He began the “Copper Penny” comic strip which later proved unsuccessful. Freyse took over the “Our Boarding” panel when former artist Bela Zaboly took over the “Popeye” strip in Sept. 1939. Freyse’s last daily “Our Boarding House” panel will appear Mar. 15. The Sunday panel will end April 20.

His daughter, Mrs. Lynn Borden of Los Angeles Calif., held the title of Miss Arizona in 1958 and later became an actress and fashion model. She played the wife in the television series “Hazel.” Freyse is survived by his widow, Evelyn, a daughter, Mrs. Lynn Borden, and a son, Stephen.
Freyse’s daughter passed away on March 3, 2015. His son lives in Tucson, Arizona.

Editor & Publisher, March 15, 1969, said 
Branagan continues ‘Our Boarding House’
“Our Boarding House” will be continued by artist James P. Branagan, who worked closely with the late William Freyse, who died just two weeks before he was to announce his retirement and turn the cartoon over to Branagan.

The dialogue of Major Hoople and other familiar characters of the Boarding House will continue to be written by Tom McCormack. The feature is distributed by Newspaper Enterprise Association.

Further Reading
The World Encyclopedia of Comics (1976), Bill Freyse
The Encyclopedia of American Comics, Our Boarding House 
The Comics: An Illustrated History of Comic Strip Art 1895–2010 (2011)
Together, March 1957, Lynn Freyse
TV Guide, January 29, 1966, Lynn Borden


Comments: Post a Comment

Wednesday, March 20, 2024


Toppers: Joe Palooka's Boxing Course


In 1936 Joe Palooka's Sunday formatting took the topper away from the tabloid version, so that only the full broadsheet format still included it. Even then if a paper ran Joe Palooka on their front page, as was quite often the case with the popular feature, a large masthead would knock the topper out. So while most Palooka fans got to read the previous topper, Fisher's History of Boxing, fewer had the chance to learn how to box from the main strip's star in Joe Palooka's Boxing Course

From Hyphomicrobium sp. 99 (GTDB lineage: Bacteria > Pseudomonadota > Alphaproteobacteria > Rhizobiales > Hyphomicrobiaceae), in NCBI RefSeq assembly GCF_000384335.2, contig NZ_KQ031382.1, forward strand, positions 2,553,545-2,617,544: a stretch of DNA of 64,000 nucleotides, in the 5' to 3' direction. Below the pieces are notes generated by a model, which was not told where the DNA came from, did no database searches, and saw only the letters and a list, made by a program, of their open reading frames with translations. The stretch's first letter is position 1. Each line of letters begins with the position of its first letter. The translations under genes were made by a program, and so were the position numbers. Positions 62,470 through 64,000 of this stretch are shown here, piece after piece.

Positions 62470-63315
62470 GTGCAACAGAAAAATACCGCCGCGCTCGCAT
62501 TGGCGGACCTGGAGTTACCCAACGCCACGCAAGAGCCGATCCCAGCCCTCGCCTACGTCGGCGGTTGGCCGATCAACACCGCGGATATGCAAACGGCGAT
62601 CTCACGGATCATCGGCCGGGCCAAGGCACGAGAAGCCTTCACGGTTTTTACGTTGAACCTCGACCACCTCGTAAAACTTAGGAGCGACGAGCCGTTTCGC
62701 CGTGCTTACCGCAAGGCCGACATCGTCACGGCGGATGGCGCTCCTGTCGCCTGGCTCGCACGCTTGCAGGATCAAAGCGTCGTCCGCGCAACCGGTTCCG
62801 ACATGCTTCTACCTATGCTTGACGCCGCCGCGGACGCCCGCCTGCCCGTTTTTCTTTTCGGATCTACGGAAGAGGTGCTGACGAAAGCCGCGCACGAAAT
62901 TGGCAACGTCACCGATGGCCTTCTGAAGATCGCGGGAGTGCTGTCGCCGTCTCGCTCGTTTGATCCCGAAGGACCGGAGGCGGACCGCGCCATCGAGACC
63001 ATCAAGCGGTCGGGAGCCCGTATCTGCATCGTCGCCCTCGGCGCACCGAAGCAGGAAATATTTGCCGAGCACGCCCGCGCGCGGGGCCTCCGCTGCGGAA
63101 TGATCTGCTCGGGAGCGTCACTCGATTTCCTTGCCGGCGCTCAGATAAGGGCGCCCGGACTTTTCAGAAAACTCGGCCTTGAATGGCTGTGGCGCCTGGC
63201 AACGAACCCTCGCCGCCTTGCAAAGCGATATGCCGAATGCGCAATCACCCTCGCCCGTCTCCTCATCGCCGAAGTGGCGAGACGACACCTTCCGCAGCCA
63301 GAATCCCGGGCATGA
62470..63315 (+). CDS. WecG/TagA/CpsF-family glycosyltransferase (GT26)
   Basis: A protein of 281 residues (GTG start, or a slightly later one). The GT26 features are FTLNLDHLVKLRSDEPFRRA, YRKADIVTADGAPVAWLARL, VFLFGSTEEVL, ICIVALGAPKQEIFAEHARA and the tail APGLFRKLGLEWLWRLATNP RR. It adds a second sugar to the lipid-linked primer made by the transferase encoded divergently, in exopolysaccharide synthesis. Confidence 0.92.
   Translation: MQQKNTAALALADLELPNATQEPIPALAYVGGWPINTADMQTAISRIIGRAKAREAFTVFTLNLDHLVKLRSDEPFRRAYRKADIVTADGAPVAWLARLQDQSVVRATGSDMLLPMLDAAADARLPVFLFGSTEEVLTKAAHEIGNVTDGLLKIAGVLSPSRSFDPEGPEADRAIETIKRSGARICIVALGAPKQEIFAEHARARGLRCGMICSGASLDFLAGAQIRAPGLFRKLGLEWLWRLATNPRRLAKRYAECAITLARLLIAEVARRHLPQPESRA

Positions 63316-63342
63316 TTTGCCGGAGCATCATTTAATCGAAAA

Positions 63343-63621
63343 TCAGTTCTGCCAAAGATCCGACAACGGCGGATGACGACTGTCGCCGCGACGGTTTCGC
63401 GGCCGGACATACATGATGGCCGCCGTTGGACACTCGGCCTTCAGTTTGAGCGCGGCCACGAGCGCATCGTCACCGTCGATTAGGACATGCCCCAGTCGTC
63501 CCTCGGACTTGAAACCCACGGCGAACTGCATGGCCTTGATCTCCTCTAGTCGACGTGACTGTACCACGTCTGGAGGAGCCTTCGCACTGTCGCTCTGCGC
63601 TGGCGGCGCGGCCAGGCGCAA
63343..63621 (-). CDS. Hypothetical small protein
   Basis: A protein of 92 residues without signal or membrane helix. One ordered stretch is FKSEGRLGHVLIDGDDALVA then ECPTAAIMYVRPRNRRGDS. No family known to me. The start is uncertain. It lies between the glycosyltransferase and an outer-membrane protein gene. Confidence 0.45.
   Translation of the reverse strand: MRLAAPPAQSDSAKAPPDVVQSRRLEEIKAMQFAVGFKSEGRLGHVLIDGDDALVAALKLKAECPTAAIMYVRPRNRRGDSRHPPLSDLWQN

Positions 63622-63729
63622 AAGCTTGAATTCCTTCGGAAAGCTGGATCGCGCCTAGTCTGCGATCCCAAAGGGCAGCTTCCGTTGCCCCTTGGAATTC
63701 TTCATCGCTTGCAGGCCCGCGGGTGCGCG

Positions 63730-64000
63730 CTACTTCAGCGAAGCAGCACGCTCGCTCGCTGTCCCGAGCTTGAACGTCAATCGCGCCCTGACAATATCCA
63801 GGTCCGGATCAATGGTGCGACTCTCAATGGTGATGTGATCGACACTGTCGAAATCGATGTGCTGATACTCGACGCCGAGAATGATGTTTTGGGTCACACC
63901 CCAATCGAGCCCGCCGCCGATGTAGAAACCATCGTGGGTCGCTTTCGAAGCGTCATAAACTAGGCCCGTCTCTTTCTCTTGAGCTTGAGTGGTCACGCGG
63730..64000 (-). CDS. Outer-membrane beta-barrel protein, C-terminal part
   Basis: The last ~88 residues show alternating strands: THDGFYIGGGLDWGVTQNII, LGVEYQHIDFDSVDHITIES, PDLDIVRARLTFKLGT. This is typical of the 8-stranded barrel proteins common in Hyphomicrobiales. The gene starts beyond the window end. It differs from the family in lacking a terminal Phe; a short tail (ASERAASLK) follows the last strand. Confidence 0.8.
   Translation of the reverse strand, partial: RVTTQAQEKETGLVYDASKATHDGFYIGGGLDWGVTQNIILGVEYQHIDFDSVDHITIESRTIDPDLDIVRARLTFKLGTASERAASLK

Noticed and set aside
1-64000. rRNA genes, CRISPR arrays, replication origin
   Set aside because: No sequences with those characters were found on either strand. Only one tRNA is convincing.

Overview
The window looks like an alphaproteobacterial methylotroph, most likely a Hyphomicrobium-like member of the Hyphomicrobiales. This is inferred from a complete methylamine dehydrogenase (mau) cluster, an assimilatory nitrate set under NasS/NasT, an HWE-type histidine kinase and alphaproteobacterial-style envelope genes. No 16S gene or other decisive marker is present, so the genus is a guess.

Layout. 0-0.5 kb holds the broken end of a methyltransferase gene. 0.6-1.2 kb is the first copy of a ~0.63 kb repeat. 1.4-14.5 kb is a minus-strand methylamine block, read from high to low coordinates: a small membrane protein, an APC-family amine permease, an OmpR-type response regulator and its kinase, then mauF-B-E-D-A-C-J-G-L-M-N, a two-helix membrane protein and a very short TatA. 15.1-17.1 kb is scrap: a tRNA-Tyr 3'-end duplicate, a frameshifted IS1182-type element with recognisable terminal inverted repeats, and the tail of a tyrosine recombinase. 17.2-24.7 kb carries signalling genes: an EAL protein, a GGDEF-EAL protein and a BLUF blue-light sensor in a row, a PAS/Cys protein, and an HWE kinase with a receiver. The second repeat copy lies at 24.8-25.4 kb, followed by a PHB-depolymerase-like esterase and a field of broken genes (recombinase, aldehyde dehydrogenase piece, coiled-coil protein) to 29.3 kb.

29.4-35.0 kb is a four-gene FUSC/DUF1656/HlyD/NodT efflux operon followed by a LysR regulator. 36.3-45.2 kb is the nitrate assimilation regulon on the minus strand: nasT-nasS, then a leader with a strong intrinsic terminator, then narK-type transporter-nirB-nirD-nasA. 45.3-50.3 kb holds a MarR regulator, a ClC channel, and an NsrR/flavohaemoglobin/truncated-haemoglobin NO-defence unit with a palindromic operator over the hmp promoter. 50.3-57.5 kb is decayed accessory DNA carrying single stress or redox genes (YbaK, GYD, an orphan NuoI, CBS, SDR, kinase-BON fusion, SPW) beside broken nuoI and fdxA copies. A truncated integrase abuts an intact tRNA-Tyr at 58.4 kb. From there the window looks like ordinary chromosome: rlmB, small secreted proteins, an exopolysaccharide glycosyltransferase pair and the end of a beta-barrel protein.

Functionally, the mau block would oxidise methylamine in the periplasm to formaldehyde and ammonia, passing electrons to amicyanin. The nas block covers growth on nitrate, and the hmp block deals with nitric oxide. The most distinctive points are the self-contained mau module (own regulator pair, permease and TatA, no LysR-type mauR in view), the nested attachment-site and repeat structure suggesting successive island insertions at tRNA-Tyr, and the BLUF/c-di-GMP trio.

Which wasn't a terrible loss, because it seemed like Fisher just transcribed a basic text on learning to box, and added a few illustrations of Joe going through the motions. Not too exciting. The course began on June 27 1936 and ran until May 1 1938, almost two full years of learning to float like a butterfly, sting like a bee. 

Okay, so the topper's not too exciting, but the sample above is a very interesting one. In case you're not aware, the whole craze for hillbillies in comics, which began in earnest with Li'l Abner, actually had a precursor in Joe Palooka. Big Leviticus and his mammy and pappy starred in a sequence of Joe Palooka in late 1933, and after Li'l Abner became a huge hit Ham Fisher started a feud in which he claimed that Al Capp ripped off his creations. Here above we see an early (the earliest?) public shot fired in that long-running feud; check out the box in panel one of the main strip. 

Rather than recount the circumstances of the feud here, I suggest you go read R.C. Harvey's exhaustive discussion of it over at The Comics Journal. It's a long article, but I assure you the bizarre story of Al Capp vs. Ham Fisher is a juicy and fascinating read. 

For what it's worth -- very little -- my take on the feud is that it doesn't matter at all who came up with Big Leviticus. If he was such a great character, the equal of Abner, the syndicate would have made Fisher bring him back as a regular, or even given him his own strip. They didn't, and Fisher evidently saw no great future for him, either, until Capp showed the way. The simple fact is that Al Capp, for all his faults, was undeniably a cartooning genius. I have no doubt that he could have taken ANY idea and made a phenomenon out of it. Whether it was hillbillies, prankster kids, barnyard animals, or even grains of sand reciting Proust, Al Capp was destined to make great comic strips out of it. It's a shame that Fisher couldn't see that and wish the man well, rather than trying pathetically to cut him down.


Don't know where Fisher got the idea that his were the first hillbillies in comics, couldn't he recall, or for that matter, the whole wide world of strip readers, the adventures Billy DeBeck took his characters through, even years before Snuffy Smif, in the 1920s? There were probably others before that; Mountain folk seemed to become popular fiction and movie types going back to the 1890s, when the Hatfield-McCoy feud became popularly known.